This suffering through old age(jara),death (marana) and all the suffering coming along with that is the twelfth step of the Paticca samuppada.  Each step of the Paticcasamuppada follows the previous and that is the sequential conditions with its following results that make up the Paticcasamuppada or dependant origination.

In this twelve steps the last two jati( rebirth) and jara (old age and illness) marana (death) and soka parideva( grief and lamentation  which is suffering in the larger context make up the Samsara.

Birth is the necessary condition to experience  suffering .  If there were to be no birth there would be no suffering .  Hence each step conditions the following until we come to suffering .  The dependent origination (paticcasamuppada) shows us that the last step  “suffering “ is the result of the beginning  condition of  avijja (ignorance)

Hence we see why the Buddha explained this teaching of dependent origination (paticcasamuppada).  It explains the four noble truths  beginning with Suffering., the cause of suffering and how suffering arises.

Knowing the paticcasamuppada makes us  understand the causes of suffering and find the means to reduce this suffering.   As suffering begins with avijja (ignorance) there is a way to eliminate avijja. As birth is the cause of suffering  the way to eliminate suffering is to end future rebirth.

The re-birth and suffering  the last two steps of paticcasamuppada taken together is the Samsara the cycle of  births and deaths. Samsara is not the world  but how we as human beings experience the world. The Samsara is our views of life and how we live through it. Nevertheless each one of us goes through life in his own way but
yet goes through the endless cycle of births and deaths .

Hence Paticcasamuppada shows us both the suffering and  also shows at what  is  Samsara.

In order to find a way to end suffering, we have to go to the beginning of the Paticcasamupada, to  Avijja (ignorance).  When we understand  the true nature of Avijja (ignorance) we can eliminate  aviija the first step of Paticcasamuppada.

As each step is causally dependent on the other it follows rthat elimination of the first eliminates the second and so on until we end the  twelfth step of suffering.  Similarly even if we do not eliminate avijja , if we could weaken it then the subsequent steps too get weakend and less of suffering would be the end result.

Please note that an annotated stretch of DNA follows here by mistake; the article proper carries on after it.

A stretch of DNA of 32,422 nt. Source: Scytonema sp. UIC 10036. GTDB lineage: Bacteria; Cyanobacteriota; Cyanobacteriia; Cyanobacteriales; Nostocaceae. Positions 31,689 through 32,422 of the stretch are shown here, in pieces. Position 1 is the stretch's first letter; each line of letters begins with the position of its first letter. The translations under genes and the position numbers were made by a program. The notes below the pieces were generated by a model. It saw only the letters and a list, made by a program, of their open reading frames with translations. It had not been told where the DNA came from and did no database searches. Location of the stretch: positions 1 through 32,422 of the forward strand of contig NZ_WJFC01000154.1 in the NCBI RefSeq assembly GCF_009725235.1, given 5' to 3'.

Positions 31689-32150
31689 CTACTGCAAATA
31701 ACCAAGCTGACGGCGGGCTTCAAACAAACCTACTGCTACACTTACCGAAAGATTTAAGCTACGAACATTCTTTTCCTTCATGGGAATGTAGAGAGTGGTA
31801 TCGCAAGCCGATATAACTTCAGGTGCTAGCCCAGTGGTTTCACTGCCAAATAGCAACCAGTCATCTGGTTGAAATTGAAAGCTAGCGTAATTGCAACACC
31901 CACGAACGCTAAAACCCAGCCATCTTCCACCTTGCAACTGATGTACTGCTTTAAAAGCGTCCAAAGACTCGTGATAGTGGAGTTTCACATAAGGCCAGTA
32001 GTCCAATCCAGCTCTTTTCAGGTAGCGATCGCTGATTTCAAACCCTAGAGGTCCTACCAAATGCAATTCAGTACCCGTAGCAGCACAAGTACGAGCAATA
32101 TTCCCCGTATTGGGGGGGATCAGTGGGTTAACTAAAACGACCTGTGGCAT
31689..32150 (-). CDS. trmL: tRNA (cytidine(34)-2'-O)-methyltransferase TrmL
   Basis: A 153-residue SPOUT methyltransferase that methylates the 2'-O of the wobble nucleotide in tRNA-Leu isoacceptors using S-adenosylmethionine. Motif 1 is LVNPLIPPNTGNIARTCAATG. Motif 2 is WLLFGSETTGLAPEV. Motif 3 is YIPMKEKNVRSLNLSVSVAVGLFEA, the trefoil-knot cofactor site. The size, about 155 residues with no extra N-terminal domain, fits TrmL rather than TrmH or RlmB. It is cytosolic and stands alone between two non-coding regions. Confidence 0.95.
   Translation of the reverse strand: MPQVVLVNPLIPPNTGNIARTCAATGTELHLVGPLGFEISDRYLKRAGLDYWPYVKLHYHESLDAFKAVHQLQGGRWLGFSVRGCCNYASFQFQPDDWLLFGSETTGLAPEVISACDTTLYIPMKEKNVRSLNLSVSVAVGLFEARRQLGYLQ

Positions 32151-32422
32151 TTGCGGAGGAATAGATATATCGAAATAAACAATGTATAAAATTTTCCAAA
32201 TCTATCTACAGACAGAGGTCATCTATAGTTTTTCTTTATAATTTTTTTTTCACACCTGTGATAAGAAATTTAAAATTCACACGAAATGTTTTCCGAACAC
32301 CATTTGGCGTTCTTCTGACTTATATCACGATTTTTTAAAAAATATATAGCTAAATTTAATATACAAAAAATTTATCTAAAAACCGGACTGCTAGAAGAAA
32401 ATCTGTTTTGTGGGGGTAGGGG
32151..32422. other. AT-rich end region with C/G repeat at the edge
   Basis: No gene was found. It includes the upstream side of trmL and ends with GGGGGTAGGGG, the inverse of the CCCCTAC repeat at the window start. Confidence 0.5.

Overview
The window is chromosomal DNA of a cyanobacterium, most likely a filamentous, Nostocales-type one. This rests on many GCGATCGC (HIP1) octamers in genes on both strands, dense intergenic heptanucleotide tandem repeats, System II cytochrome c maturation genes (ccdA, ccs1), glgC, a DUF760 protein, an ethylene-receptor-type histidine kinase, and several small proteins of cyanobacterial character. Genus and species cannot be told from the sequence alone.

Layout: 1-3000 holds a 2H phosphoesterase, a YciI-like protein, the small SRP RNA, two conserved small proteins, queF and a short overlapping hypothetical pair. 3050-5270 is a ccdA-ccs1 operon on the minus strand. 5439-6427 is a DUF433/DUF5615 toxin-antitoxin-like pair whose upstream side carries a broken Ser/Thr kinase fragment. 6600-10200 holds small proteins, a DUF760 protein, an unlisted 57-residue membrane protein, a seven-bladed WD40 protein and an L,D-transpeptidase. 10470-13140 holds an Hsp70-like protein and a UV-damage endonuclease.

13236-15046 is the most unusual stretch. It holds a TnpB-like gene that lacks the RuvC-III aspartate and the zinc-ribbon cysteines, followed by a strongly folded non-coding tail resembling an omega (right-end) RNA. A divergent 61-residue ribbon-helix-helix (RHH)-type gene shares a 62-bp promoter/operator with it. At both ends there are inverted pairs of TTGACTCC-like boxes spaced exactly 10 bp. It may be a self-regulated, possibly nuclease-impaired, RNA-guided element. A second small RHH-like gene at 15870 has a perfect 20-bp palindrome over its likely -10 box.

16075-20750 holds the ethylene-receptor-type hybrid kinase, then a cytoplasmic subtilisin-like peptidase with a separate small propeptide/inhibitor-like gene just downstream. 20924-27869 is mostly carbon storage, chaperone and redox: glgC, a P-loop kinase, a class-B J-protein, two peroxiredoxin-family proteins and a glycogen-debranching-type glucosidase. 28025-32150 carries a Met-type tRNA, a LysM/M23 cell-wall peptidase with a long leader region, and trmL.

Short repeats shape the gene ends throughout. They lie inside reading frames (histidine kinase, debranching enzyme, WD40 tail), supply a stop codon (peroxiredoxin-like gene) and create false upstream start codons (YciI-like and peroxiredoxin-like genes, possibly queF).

In order to eliminate avijja we will have to understand what it is. When we know that it is a distorted outlook of life, unable to see things as they are, then we will know that it is the result of the delusion of not understanding  the reality of Anicca (impermanence) dukkha ( suffering) and anatta (no-self)  Hence avijja (ignorance) being the root of the cycle described in Paticcasamuppada, it is the beginning of all suffering ?

But avijja is a delusion of realities of life , a distorted view of reality. What contributes to this delusion ?

What contributes to this delusion are the five nivarana (hindrances) –thinamiddha (lethargy), kamachchandha( desire for sence objects), vyapada( ill-will) uddacca kukkucca( restlessness and worry) and vicikiccha (doubt)

Sronger the hindrances stronger is the delusion.  The hindrances such as anger and desire themselves distort how we look at things.

In order to weaken the hindrances, which would in turn weaken the  avijja and following steps of the Paticcasamuppada we will have to reduce the   hindrances which are also the defilements(kilesa) of the mind.  How can we do that ? It is by following the noble eightfold path.

This is how the Paticcasamuppada is seen as an all encompassing  teaching of the Buddha.